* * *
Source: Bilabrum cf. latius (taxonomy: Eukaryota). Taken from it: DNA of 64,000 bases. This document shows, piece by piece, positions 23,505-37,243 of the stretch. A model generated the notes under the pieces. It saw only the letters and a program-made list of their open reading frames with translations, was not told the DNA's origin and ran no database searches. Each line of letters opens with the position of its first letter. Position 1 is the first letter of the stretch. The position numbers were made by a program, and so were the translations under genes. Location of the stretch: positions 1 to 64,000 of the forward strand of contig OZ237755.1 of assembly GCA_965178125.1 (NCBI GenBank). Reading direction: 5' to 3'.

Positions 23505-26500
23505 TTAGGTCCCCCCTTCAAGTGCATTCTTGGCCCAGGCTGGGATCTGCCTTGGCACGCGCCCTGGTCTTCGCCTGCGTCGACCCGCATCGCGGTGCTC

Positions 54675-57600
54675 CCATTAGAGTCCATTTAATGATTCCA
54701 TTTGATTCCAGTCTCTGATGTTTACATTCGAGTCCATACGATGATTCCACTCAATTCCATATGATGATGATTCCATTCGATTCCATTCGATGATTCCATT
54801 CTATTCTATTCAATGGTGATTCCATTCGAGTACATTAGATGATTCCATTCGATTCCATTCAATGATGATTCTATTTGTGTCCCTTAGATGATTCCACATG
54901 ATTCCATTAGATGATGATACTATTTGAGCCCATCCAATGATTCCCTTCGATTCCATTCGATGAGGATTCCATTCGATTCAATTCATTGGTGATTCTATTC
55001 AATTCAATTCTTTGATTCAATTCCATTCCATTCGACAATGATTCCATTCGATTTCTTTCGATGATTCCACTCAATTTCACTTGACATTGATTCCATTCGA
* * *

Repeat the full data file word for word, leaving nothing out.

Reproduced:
Source: Bilabrum cf. latius (taxonomy: Eukaryota). Taken from it: DNA of 64,000 bases. This document shows, piece by piece, positions 23,505-37,243 of the stretch. A model generated the notes under the pieces. It saw only the letters and a program-made list of their open reading frames with translations, was not told the DNA's origin and ran no database searches. Each line of letters opens with the position of its first letter. Position 1 is the first letter of the stretch. The position numbers were made by a program, and so were the translations under genes. Location of the stretch: positions 1 to 64,000 of the forward strand of contig OZ237755.1 of assembly GCA_965178125.1 (NCBI GenBank). Reading direction: 5' to 3'.

Positions 23505-26500
23505 TTAGGTCCCCCCTTCAAGTGCATTCTTGGCCCAGGCTGGGATCTGCCTTGGCACGCGCCCTGGTCTTCGCCTGCGTCGACCCGCATCGCGGTGCTC

Positions 54675-57600
54675 CCATTAGAGTCCATTTAATGATTCCA
54701 TTTGATTCCAGTCTCTGATGTTTACATTCGAGTCCATACGATGATTCCACTCAATTCCATATGATGATGATTCCATTCGATTCCATTCGATGATTCCATT
54801 CTATTCTATTCAATGGTGATTCCATTCGAGTACATTAGATGATTCCATTCGATTCCATTCAATGATGATTCTATTTGTGTCCCTTAGATGATTCCACATG
54901 ATTCCATTAGATGATGATACTATTTGAGCCCATCCAATGATTCCCTTCGATTCCATTCGATGAGGATTCCATTCGATTCAATTCATTGGTGATTCTATTC
55001 AATTCAATTCTTTGATTCAATTCCATTCCATTCGACAATGATTCCATTCGATTTCTTTCGATGATTCCACTCAATTTCACTTGACATTGATTCCATTCGA